Soft Computing

, Volume 21, Issue 24, pp 7417–7434 | Cite as

An empirical study of some software fault prediction techniques for the number of faults prediction

Methodologies and Application

Abstract

During the software development process, prediction of the number of faults in software modules can be more helpful instead of predicting the modules being faulty or non-faulty. Such an approach may help in more focused software testing process and may enhance the reliability of the software system. Most of the earlier works on software fault prediction have used classification techniques for classifying software modules into faulty or non-faulty categories. The techniques such as Poisson regression, negative binomial regression, genetic programming, decision tree regression, and multilayer perceptron can be used for the prediction of the number of faults. In this paper, we present an experimental study to evaluate and compare the capability of six fault prediction techniques such as genetic programming, multilayer perceptron, linear regression, decision tree regression, zero-inflated Poisson regression, and negative binomial regression for the prediction of number of faults. The experimental investigation is carried out for eighteen software project datasets collected from the PROMISE data repository. The results of the investigation are evaluated using average absolute error, average relative error, measure of completeness, and prediction at level l measures. We also perform Kruskal–Wallis test and Dunn’s multiple comparison test to compare the relative performance of the considered fault prediction techniques.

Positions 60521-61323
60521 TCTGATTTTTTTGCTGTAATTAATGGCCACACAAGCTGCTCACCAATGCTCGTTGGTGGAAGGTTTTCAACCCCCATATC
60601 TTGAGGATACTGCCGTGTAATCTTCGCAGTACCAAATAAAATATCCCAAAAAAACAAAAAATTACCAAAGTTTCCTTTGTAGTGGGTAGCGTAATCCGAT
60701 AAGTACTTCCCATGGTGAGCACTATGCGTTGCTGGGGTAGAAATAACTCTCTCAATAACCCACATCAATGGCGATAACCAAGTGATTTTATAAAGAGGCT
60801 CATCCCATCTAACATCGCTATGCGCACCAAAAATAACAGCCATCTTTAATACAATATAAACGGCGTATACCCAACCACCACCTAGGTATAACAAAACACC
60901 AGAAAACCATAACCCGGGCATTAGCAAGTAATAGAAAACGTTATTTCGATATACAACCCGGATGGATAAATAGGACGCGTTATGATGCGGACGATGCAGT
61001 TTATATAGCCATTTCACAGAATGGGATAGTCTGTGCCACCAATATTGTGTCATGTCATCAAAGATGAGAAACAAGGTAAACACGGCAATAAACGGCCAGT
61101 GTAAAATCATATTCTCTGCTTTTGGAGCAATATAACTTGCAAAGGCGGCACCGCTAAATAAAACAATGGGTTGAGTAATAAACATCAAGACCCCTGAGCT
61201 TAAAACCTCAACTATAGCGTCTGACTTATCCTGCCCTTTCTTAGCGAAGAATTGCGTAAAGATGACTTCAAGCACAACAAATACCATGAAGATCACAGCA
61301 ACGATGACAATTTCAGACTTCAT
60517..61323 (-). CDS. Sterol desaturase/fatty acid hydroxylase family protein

Keywords

Software fault prediction Zero-inflated Poisson regression Genetic programming Multilayer perceptron Kruskal–Wallis test Dunn’s multiple comparison test 

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Copyright information

© Springer-Verlag Berlin Heidelberg 2016

Authors and Affiliations

  1. 1.Department of Computer Science and EngineeringIndian Institute of Technology RoorkeeRoorkeeIndia

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